5. Antifertility activity: The antifertility activity of Nigella sativa in male rats has been
established, shown by an inhibition of spermatogenesis and a significant reduction in sialic acid
content of the testis, epididymis, seminal vesicles and prostate.
6. Antioxytocic adivity: Preliminary reports suggest antioxytocic properties, in that a reversible
inhibition of spontaneous smooth muscle contraction and inhibition of uterine smooth muscle
contraction induced by oxytocin stimulation have been observed.
7. Cytotoxic adivity: Cytotoxic and immunopotentiating effects of Nigella sativa have been
established. The long chain fatty acids are thought to contribute to the antitumour activity. The
extract shows a modulatory effect in cisplatin-induced toxicity in mice and a protective effect
against cisplatin-induced falls in haemoglobin levels and leucocyte counts.
8. Anthelmintic adivity: Nigella sativa was found to have an anthelmintic activity against
tapeworm comparable to that of piperazine.
9.Analgesic adivity: The essential oil produced significant analgesic activity using chemical and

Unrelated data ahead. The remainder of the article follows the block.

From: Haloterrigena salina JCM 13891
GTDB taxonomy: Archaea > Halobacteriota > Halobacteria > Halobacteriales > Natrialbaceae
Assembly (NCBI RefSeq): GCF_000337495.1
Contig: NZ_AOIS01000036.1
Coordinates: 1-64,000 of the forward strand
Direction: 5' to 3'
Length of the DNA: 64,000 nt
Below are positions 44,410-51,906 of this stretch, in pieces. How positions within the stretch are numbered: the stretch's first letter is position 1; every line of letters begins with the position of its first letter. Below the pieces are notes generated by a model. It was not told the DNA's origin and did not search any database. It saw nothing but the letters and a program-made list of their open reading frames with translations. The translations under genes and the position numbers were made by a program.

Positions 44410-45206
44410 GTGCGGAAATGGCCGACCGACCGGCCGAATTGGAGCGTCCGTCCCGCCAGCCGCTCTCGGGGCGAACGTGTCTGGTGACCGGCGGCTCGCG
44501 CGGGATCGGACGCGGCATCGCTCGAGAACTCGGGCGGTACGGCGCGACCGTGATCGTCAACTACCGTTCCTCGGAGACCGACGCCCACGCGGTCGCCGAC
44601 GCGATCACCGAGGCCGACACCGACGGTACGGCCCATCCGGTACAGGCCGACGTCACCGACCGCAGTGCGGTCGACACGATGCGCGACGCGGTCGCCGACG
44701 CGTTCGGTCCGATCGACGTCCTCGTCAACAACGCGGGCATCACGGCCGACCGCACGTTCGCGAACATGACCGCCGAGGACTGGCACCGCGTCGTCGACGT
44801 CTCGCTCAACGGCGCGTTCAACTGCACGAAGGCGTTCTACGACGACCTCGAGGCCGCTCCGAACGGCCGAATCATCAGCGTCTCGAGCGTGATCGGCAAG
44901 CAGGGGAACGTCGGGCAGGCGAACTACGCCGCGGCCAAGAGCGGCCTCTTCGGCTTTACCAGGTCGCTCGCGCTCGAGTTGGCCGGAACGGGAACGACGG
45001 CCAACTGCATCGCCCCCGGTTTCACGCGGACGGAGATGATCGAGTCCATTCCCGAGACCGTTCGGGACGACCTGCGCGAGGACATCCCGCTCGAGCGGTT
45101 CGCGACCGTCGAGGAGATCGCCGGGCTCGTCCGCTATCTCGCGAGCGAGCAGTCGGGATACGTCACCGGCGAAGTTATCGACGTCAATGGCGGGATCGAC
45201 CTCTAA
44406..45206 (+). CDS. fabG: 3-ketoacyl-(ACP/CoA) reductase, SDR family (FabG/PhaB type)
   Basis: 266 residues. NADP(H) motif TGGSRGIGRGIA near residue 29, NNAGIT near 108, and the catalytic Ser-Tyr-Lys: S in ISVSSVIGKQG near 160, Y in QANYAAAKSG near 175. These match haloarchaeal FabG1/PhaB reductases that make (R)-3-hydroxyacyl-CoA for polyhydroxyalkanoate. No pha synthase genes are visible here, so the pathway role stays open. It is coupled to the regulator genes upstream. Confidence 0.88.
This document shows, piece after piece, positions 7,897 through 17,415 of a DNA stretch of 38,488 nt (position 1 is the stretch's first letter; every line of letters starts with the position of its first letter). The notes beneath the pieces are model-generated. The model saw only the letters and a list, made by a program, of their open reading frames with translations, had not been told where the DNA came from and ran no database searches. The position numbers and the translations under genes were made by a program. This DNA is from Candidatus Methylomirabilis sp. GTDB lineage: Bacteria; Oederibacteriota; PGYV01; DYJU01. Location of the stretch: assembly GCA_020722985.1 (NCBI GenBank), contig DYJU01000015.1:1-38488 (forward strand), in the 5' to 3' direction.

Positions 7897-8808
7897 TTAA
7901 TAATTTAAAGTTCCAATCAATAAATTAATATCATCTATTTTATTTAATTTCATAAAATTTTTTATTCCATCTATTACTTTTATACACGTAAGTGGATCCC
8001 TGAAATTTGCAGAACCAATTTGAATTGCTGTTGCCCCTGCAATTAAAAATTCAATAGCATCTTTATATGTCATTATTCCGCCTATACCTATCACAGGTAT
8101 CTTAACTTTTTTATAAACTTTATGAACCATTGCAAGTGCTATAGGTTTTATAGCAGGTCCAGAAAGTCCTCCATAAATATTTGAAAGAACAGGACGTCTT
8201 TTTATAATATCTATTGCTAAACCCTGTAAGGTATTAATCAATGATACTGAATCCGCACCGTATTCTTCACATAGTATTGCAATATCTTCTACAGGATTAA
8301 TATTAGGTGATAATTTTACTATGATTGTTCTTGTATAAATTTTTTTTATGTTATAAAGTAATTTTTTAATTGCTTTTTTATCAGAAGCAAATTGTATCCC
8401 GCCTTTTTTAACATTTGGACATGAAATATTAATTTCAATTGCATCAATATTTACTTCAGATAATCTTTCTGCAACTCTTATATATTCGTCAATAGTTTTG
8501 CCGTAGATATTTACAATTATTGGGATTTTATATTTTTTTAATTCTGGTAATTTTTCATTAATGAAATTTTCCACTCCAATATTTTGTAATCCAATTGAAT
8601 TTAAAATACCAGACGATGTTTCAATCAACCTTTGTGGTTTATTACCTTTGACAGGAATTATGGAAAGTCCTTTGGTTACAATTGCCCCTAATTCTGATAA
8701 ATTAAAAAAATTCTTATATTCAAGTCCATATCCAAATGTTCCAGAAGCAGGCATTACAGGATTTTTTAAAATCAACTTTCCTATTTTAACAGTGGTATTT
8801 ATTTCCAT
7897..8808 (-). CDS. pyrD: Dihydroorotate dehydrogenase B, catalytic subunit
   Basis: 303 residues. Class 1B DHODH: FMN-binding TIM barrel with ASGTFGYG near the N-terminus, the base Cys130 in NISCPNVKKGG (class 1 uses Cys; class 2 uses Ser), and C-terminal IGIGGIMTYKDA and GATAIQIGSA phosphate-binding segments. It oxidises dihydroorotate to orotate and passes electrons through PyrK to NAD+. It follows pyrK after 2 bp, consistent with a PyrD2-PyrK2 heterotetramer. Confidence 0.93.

thermal noxious stimuli methods such as acetic acid-induced writhing, hot plate and tail flick
10.Other activites: Other reports include hypocholesterolaemic, antihypertensive and
galactagogue effects.
Indications and Usage [21]
Nigella sativa has been used for thousands of years in the Middle East for allergies, asthma, and for
treating immune disorders. Recent research has shown that Nigella sativa increases the number of
mammary cells in laboratory animals.
Great research has been done on Nigella sativa in regards to it's anti-cancer properties, especially
breast cancer with promising results.
Precautions and Adverse Reactions [22]
No health hazards or side effects are known with the proper administration of designated therapeutic
Safety profile [22]
Seeds of Nigella sativa have a long history of use for food and medicinal purposes. No adverse or side
effects have been reported when used within the recommended dosage, although dermatitis has been